This reads strongly of envy. Eliab is slandering David's character and then belittling his work and responsibilites. (I feel fairly certain that Jesse would have taken exception to Eliab referring to the family flock as "those few sheep.")

Another thing to consider is that in the Hebrew tradition, you weren't just given a job--especially in a family setting-- you were appointed to a task. You were sent. This implied that the one sent was granted the authority to do the task, and it meant that the one sending trusted that the one sent was well able to do what was needed.

This is very important, because it tells us about where David's mind might have been while tending the sheep.

Here he is. He has the responsibility of the entire family flock. That could be a MAJOR source of stress, but David KNOWS that his father believes that he is capable, so David doesn't stress over it. This is super important! How often do we fail/stress because we aren't sure about our place in a job or ministry? How often do we simply not act because we don't know if that's "our job." David knew.

So what did David do?

We all know that David wrote psalms and praised God, but let me show you another part of that picture.

Often, the shepherds would take their sheep out to their own pastures to feed, but at night, to help protect from predators, the shepherds would bring several flocks together and keep them in a large fenced pen. This allowed all the shepherds to work together in a controlled area to protect the flocks--Very Economical.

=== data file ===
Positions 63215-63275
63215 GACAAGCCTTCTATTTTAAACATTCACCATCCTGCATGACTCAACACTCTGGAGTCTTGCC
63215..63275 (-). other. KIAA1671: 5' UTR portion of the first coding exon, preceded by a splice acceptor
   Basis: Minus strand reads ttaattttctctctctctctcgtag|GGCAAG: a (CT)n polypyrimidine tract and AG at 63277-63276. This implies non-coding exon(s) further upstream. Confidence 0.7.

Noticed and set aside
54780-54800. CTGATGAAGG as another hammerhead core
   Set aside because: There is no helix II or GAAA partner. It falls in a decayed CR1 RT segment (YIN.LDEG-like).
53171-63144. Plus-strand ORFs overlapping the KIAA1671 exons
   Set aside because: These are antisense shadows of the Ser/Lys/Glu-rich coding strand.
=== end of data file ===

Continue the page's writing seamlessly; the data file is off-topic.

The problem was to separate the sheep in the mornings.  So, during the day, the shepherds would either talk to the sheep or sing to them so that they would become accostomed to the shepherd's voice. This way, when the shepherd came to the gate in the morning, he could call the sheep, they would hear his voice (probably associating that voice with feeding) and those who belonged to him would come to him, while those who did not belong to him would not.

This is what Jesus meant when He said "My sheep will know my voice."  David would come to know God's voice too.

David was out there, not stressing about his job, and required to talk or sing so that the sheep would know his voice. So what does he do? He sings of the goodness and greatness of God. . . day in--day out. All day. Every day.

Have you ever been in a worship service and just felt the presence of God there? That is God expressing His delight in you loving Him. He's showing you that He loves you back.

Imagine a mother. Her small child brings in a handful of partially crushed flowers--dandelions and other wild flowers/weeds--but it's not the quality of the gift that she responds to, it's the heart of the giver.  Our praise is not remotely qualified to give God His deserved honor, but He is SO excited that we care enough to try. So He "cuddles up" and shows us He's there.

The more we worship (truly worship--focus on Him, His greatness, gratitude for His grace, kindness, etc.) the more we experience this--the more we recognise His "voice."

David worshipped ALL THE TIME. He felt that presence constantly. He was constantly aware that God was close.

When he fought the bear and the lion, he didn't have to stop and ask God to come be with him; David knew that God was already there. David could "hear God's voice!"

This is how you begin (and improve) hearing God. Spend time honoring Him in your thoughts and prayers and songs. He is drawn to that. And soon you'll begin to recognize Him even weh you don't feel the "warm fuzzies" that we often associate with the presence of God.

I've said all this to say, David wasn't the least of his brothers; he was the greatest. God said this. And he wasn't the greatest because of any great skill or good appearance; he was great because he was close to God. David was a "man after (following, persuing, hunting, tracking, desiring. . . ) God's own heart.

What are you after?

Do you think of yourself as "the least of these?" Maybe you just read it wrong.